• It does? You've got a K7 and G4 and have run compared them? Or you read a review of a comparison? Where?
    I'd love to see it.
  • by Get Behind the Mule ( 61986 ) on Wednesday September 22, 1999 @03:15AM (#1667880)
    For a few months now, I've been booting into LinuxPPC or MacOS as it suits my mood, and I'm pretty happy with it. But there's no way I can format my MacOS partitions and run Linux alone. I'm going to be dual booting for a long time to come.

    I have to admit that I never used Linux much until then, but I'd been working professionally on Solaris for years (so flame me to a crisp, dear Slashdotters). I was excitedly looking forward to Linux, and have found it exhilerating. I've never had so much powerful software on a single installation working with Solaris, and some programs seem to run faster on my 300 Mhz PowerMac 6500 than on many Sun machines. Linux also seems to be making better use of the hardware than MacOS does, as well.

    But there is no way I could dispense with MacOS now, probably not ever. Although I recognize that support for peripheral hardware under Linux has gotten very good over the years, it's not even close to meeting my needs. I have a Sagem Spiga for networking, an ISDN TA that runs under the Geoport protocol. It's not supported under Linux, and may never be, so I have no networking under Linux (try to imagine that). Sooner or later I'll have to shell out some $$ for a new solution. I still haven't figured out how to get my Epson 600 color printer to work (the LinuxPPC Faq-o-matic allegedly has a solution, but it does nothing for me). And I don't have the first idea how to get my scanner and CD recorder working under Linux.

    None of this is ever a problem with MacOS. You pop in the CD, install the driver, and you're done.

    LinuxPPC is also simply lacking where some of my software needs are concerned. Just this week I formatted and printed a stack of announcements with QuarkXPress; I couldn't even consider such a project with Linux. And while word processing apps for Linux are getting better, they still can't compete with the options available for MacOS.

    I can understand Slashdotters passionately supporting Linux over MacOS. Believe me, I'm on your side (despite what I've said). Linux is the future and I'm glad I'm on board. But it's far from the point where it can supplant MacOS on my machine. I need both.
  • Linux in 3 easy steps?

    Whatever you're smoking, give me some.
  • if they dont, youll be even more tempted to use
    linux instead.
  • Obviously Suns attitude make good business sense - shunt users of old hardware onto a similar platform and get rid of the support headaches. but Sun do seem to have a more supportive attitude all round than Apple. They are far more keen to get people using their hardware, even if it means losing software revenue.
    Well, one thing to keep in mind is that SUN has a long history as a hacker-friendly company. It was founded by hackers, and much of its software was and is written by hackers.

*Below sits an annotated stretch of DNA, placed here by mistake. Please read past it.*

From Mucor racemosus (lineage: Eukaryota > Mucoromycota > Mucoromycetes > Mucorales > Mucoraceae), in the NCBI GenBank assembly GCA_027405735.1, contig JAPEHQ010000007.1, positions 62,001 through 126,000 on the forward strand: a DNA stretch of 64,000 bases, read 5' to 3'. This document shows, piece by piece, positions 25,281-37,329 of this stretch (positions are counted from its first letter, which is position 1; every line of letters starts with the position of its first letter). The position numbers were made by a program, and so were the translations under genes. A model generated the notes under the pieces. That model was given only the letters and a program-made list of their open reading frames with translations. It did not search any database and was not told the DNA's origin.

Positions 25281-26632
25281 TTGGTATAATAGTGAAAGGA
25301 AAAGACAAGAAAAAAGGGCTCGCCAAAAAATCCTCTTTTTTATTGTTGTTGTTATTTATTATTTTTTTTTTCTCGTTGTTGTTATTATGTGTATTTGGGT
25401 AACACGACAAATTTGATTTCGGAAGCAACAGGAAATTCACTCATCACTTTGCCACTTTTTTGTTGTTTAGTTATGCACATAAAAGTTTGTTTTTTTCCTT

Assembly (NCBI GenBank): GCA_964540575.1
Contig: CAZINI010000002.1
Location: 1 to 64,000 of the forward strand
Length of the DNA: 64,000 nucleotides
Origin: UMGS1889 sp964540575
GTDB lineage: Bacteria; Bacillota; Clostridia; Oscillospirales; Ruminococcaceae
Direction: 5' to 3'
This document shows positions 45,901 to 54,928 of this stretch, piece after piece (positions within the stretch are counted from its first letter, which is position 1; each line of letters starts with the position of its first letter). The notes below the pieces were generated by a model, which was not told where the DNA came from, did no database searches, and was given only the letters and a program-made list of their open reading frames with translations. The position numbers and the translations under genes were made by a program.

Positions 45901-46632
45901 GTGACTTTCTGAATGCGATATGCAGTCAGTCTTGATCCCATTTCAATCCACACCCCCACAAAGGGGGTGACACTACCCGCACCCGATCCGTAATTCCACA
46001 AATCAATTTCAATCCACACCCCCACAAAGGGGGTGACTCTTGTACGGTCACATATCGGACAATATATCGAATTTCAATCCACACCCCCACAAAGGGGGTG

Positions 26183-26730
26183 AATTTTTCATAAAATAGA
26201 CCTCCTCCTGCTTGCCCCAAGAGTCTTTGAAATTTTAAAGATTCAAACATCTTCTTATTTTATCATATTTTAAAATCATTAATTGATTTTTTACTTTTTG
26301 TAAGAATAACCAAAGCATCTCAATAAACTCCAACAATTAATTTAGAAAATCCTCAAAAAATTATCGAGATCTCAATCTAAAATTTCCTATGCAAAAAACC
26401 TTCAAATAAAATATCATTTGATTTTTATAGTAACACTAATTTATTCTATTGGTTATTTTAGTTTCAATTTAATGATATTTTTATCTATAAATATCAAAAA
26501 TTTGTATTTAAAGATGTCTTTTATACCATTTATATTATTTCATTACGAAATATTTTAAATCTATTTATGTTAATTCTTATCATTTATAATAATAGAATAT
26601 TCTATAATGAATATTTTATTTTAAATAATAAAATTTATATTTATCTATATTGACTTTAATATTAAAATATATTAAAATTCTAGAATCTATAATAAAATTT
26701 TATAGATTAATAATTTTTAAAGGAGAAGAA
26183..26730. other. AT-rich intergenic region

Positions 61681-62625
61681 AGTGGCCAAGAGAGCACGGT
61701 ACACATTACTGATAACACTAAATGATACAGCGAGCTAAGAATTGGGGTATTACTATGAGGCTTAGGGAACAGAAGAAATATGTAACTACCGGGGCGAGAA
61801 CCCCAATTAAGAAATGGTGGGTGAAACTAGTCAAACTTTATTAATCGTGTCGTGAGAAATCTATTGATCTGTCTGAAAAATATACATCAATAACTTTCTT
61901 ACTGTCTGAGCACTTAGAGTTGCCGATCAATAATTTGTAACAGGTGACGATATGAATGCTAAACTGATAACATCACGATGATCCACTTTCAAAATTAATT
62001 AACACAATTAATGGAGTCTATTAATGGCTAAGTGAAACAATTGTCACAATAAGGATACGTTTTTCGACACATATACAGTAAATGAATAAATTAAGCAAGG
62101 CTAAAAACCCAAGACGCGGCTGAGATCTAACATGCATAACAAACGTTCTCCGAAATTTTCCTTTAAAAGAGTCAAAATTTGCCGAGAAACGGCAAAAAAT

Apple, on the other hand, is and, at least since the introduction of the Mac, was a suit company. Woz was forced out relatively early...

    I can imagine young, dynamic silk-tie suits with expensive haircuts trying to jump onto the free software bandwaggon, but I cannot imagine them to understand the movement, or to have lot's of staying power.

    So my impression is that SUN supports Linux because of its corporate mentality, while Apple does it in spite of this.

  • Actually, I was making a reference to the way people demonize Microsoft for its predatory business practices. In other words, Apple is not the granola eating, love your neighbor, rebel OS that Apple sometimes tries to make itself out to be.

    I don't want to get into an OS war. I personally beleive each has its own advantages and disadvantages. My philosophy is: Don't believe the hype, consider the facts and think for yourself.
  • There are already two hardware vendors offering G3 to G4 upgrades. A bit of firmware code isn't exactly a major impediment.

  • Everything still seems to stop on 8.6 when I so much as pull down a menu. They should have thrown everything out and started from scratch at least four or five years ago.

    I've sworn not to touch a Macintosh for anything serious until OSX is released. Playing with cooperative-multitasking systems is not my idea of a good time.

  • The display system will be based on PDF with some other goodness from Pixar thrown in for good measure.


    Matthew Reilly
  • by John Siracusa ( 4209 ) on Wednesday September 22, 1999 @03:32AM (#1667896) Homepage

    "I own an Apple and I like the OS, but I beleive Apple's business practices are designed to drain every last cent from the consumers pockets." opposed to those other publicly traded companies that are in business for the good of the common man, right? Your statement about Apple's business practices is basically a crude restatement of what the law requires of every public corporation. Welcome to America :-)

  • The hardware is excellent for the price. They just make sucky keyboards and mice ;)
  • The current thread manager only supports cooperative threads. Previously, 68k threads could be preemptively scheduled, but apparantly even that is gone. The Multiprocessing Services manager lets you create preemptive threads, even on a single processor machine, but these threads can't make system calls.